Discuss your treatment options with your nephrologist so you can work together to find just the right fit.
- Patients to the rescue
Reach out to people who can relate to what you are going through. Current dialysis patients can help you navigate the ins and outs of dialysis preparation.
- From point A to point B
Map out which centers and medical facilities are close to where you live or work, so you can plan comfortable and convenient transportation. Find a center near you.
- All-access pass to dialysis
To receive dialysis, you will need to undergo a procedure to place an access, which allows your blood to travel to and from the dialysis machine. Your nephrologist will discuss how to prepare for the access-placement surgery once you decide on a treatment. Ask your nephrologist for more information.
- Keep your job
Staying on the job when you need dialysis is vital to your well-being, both mentally and financially. Talk to your employer about how your job can be tailored to your needs once you begin treatment.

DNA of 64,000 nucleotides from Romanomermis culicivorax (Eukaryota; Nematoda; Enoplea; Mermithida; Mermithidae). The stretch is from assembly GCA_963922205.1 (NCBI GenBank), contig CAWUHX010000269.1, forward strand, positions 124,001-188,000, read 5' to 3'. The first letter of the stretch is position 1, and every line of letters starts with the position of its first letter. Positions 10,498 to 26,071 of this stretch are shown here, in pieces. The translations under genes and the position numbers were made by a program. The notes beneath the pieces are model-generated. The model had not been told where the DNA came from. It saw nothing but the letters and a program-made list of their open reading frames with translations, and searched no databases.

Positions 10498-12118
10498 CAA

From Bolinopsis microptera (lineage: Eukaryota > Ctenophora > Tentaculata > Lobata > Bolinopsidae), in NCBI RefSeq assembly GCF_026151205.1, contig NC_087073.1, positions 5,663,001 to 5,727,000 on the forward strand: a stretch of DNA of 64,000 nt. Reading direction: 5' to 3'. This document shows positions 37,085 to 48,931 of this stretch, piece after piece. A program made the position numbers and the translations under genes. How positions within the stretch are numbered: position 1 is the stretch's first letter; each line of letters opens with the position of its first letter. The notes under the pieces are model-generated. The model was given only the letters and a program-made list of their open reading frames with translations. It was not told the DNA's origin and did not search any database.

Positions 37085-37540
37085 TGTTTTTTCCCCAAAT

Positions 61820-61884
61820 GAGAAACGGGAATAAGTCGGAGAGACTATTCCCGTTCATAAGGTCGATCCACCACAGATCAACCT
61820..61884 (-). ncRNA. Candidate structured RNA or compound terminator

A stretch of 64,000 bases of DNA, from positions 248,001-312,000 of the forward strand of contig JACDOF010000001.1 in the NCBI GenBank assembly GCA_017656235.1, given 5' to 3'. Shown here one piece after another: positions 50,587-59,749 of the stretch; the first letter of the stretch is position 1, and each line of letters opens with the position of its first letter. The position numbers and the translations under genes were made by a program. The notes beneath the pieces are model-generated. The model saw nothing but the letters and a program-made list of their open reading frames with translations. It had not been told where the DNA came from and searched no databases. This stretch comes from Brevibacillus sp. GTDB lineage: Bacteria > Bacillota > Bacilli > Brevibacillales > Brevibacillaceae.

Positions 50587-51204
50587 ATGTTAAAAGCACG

- Kidney-friendly eating
Pay attention to what you eat. Create a kidney-friendly diet and stick to it. You will be eating foods that are both delicious and kidney-friendly in no time.
Take Your Medicines, Take Control
People on dialysis often take quite a few medications, and the timing of when they are taken truly matters. For instance, you may be prescribed phosphate binders to take when you eat, and a renal vitamin to take at a different time. Follow this advice to make maintaining a daily medication routine easier:
- Listen and learn: Make a list of your medications, including over-the-counter vitamins and supplements, and talk to your doctor about why each one was prescribed, when they should be taken and the vital role they play in your kidney care.
- Stay organized: Try using a medication organizer and take each medication at the same time every day (unless your physician directs otherwise).
- Stick to it: If you experience side effects, speak with your physician before you stop taking any medications. Also, refill necessary prescriptions on time to avoid running out of medication.